Why is Trump after H-1Bs?
Trump has political pressure to get back jobs for Americans – can act upon that. This has been worsened by Disney’s lawsuit where an American employee who was laid off sued that tech companies are not hiring foreigners on H-1B because they cannot find that talent in US but they are hiring them because of low wages.
H-1Bs are the most coveted work visas: In 2016, the US Citizenship and Immigration Services announced that they received 2,36,000 H-1B petitions within five days of opening the process, more than thrice the number of mandated cap of 65,000 in the general category.
What are the proposed changes to H-1B visa norms?
As per HindustanTimes, following changes has been suggested in recent bills-
- Doubling minimum salaries of H-1B visa holders to $130,000
- Earmark 20% of H-1B visas for small and start-up employers
- Remove ‘per country’ cap for employment visas to ensure equal distribution
- Firms hiring H-1B visa holders need to make a “good faith” effort to recruit Americans first
- Give preference to students educated in the US for H-1B visas rather than computerized lottery system
- Crack down on outsourcing companies that import workers for temporary training and then send them back home to do the same job
- Prohibit spouses of H-1B visa holders from working in the US
- Prohibit companies with more than 50 employees, of which at least half are H-1B or L-1 holders, from hiring additional H-1B employees
- Strict audit and vetting by Department of Labor to clamp down on fraud or misuse
Should international students be worried?
There has been hue and cry over H-1Bs in the past as well but anti H-1B laws never passed. In fact, OPT 24 months extension was a big boost for international students. But it does not mean that the new law cannot pass. H-1B for international students on F1 is a different case from people getting H-1B via TCS/Infy etc (as is evident from some of the proposed reforms above). That said, what can hurt international students-
1. raising of minimum H-1B wages significantly. This directly impacts recruiting.
2. removing OPT extension.
Making it too tough will definitely antagonize Tech industry which itself is a non-trivial lobby. However, it may take some time before we see the opposition able to make a significant impact or pressurize Trump in the opposite direction. I am more worried short term than long term.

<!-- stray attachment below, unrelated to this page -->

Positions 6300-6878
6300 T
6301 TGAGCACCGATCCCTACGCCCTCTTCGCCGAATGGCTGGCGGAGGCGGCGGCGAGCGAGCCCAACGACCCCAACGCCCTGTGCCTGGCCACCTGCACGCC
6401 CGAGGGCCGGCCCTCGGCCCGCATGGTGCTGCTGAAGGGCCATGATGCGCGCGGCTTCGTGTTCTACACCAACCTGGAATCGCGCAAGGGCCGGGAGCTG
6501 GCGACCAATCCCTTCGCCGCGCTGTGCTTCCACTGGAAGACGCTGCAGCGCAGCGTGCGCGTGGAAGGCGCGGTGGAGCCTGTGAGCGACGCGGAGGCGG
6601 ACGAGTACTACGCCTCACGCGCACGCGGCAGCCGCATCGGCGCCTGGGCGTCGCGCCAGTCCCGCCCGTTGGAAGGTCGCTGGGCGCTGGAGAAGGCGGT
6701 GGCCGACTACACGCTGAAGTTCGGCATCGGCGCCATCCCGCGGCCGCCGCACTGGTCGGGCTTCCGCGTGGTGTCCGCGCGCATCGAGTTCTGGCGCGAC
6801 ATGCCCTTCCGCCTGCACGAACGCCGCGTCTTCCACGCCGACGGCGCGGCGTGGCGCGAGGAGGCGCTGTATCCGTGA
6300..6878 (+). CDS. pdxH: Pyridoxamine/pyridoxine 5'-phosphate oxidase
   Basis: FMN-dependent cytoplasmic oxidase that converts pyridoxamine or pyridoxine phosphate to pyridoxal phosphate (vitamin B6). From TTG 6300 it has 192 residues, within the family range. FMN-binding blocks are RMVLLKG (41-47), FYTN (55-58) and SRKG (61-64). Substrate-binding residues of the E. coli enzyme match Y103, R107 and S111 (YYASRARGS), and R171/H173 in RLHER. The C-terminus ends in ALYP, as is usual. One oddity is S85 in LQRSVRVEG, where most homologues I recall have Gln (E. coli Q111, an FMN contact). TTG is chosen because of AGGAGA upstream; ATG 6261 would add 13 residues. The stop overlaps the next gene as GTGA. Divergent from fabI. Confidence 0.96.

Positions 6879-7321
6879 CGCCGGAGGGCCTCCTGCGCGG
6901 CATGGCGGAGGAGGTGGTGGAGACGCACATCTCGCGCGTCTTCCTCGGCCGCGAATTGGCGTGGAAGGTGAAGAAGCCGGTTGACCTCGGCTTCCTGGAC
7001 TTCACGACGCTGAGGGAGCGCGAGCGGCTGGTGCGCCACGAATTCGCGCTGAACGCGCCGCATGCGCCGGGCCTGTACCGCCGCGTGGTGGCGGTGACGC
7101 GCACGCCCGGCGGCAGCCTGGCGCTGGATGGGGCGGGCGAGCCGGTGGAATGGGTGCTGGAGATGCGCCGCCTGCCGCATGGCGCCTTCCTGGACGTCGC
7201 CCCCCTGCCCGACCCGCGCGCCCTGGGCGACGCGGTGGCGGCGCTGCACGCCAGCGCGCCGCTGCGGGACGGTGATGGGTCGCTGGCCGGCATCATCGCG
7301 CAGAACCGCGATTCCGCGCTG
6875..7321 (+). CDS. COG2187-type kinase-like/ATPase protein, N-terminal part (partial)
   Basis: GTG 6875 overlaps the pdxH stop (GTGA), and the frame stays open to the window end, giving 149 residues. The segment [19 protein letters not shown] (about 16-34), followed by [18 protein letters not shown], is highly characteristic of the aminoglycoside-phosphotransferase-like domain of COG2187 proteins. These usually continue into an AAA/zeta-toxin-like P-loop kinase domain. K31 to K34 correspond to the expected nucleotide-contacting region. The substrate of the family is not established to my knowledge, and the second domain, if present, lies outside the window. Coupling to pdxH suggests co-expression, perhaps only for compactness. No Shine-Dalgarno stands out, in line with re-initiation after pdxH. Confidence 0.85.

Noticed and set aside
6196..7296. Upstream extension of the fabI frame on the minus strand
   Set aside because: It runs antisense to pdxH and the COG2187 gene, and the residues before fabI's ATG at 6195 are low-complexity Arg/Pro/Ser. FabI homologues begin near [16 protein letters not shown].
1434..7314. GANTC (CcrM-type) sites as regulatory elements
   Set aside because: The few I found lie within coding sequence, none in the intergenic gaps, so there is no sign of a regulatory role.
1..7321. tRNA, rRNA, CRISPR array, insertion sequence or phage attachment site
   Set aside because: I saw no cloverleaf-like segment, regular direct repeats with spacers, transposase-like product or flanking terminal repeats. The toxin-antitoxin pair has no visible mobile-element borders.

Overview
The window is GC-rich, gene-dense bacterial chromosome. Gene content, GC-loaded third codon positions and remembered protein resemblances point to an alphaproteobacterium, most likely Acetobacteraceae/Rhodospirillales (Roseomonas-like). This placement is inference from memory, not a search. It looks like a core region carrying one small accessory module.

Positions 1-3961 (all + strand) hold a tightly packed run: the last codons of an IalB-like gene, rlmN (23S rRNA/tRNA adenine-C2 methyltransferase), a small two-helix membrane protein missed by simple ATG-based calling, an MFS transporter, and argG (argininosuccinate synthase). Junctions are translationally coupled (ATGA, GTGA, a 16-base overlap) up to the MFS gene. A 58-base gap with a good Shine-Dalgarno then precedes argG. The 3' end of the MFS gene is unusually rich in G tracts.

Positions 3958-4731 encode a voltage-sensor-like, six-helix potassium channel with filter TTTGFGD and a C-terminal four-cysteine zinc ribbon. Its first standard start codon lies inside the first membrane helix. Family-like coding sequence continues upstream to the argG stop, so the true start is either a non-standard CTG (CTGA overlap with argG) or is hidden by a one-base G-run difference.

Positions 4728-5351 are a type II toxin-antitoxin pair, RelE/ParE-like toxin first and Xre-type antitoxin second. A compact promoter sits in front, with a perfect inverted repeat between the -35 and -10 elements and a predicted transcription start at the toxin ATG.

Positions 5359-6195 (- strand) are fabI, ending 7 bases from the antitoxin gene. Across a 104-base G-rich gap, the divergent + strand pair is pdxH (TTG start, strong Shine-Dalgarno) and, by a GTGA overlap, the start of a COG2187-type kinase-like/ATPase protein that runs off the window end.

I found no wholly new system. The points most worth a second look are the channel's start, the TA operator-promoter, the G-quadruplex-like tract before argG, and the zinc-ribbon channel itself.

In summary, I am not saying that things are all hunky dory and there is nothing to worry but unless this law gets passed, it doesn’t matter. Just like his ban on 7 nations is still in a state of confusion (with federal court ruling against his ban but executive order still prevailing) – things are murky. Let’s wait and watch. So, please be patient.
What I have heard about campus placements so far?
1. UMCP MIS has seen decline in companies sponsoring H-1Bs
2. A student seeing a decline in campus placements and H-1B sponsorships at NCSU.
3. Another student was more neutral about her MSBA program at ASU. She will inform once the fulltime recruitment begins this semester.
4. A student who recently graduated and is on OPT has not reported any negative news in his company yet.
5. A Harvard CS student is less fearful – ‘I’ve had emails this week from 3 different companies asking me if I’m interested in full-time positions starting after spring. It will definitely have some negative impact, but if you’re good and try hard enough, I’m pretty sure you’ll be able to find a job.’
6. One ECE student from TAMU – ‘During career fair last week most of the companies were particularly asking about sponsorship requirement which I haven’t heard that much during the career fairs conducted last semester.’
I will keep you updated on what I get to know – I am not taking sides yet but bracing up for a tough ride if Trump goes rogue 🙂
This post was originally posted on our Fb group for MS internships and jobs.
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